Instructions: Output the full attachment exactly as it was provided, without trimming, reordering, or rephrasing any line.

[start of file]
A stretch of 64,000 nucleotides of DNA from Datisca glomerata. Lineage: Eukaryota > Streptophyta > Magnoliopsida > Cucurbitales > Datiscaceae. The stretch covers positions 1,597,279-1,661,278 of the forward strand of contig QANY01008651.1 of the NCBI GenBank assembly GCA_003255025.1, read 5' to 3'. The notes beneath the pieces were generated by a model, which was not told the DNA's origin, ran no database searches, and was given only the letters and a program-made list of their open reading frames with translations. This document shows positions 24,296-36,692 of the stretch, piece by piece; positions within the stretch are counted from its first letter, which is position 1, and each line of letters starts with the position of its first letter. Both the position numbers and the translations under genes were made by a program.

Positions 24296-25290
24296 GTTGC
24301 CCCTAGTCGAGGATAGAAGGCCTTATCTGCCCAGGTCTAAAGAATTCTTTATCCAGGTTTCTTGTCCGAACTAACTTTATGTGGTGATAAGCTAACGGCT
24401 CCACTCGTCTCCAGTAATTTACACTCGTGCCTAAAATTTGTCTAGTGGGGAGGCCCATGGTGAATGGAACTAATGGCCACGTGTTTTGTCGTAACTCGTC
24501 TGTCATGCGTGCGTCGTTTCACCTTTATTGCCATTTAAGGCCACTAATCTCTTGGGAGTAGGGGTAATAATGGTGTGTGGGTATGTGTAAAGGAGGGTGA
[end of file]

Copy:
A stretch of 64,000 nucleotides of DNA from Datisca glomerata. Lineage: Eukaryota > Streptophyta > Magnoliopsida > Cucurbitales > Datiscaceae. The stretch covers positions 1,597,279-1,661,278 of the forward strand of contig QANY01008651.1 of the NCBI GenBank assembly GCA_003255025.1, read 5' to 3'. The notes beneath the pieces were generated by a model, which was not told the DNA's origin, ran no database searches, and was given only the letters and a program-made list of their open reading frames with translations. This document shows positions 24,296-36,692 of the stretch, piece by piece; positions within the stretch are counted from its first letter, which is position 1, and each line of letters starts with the position of its first letter. Both the position numbers and the translations under genes were made by a program.

Positions 24296-25290
24296 GTTGC
24301 CCCTAGTCGAGGATAGAAGGCCTTATCTGCCCAGGTCTAAAGAATTCTTTATCCAGGTTTCTTGTCCGAACTAACTTTATGTGGTGATAAGCTAACGGCT
24401 CCACTCGTCTCCAGTAATTTACACTCGTGCCTAAAATTTGTCTAGTGGGGAGGCCCATGGTGAATGGAACTAATGGCCACGTGTTTTGTCGTAACTCGTC
24501 TGTCATGCGTGCGTCGTTTCACCTTTATTGCCATTTAAGGCCACTAATCTCTTGGGAGTAGGGGTAATAATGGTGTGTGGGTATGTGTAAAGGAGGGTGA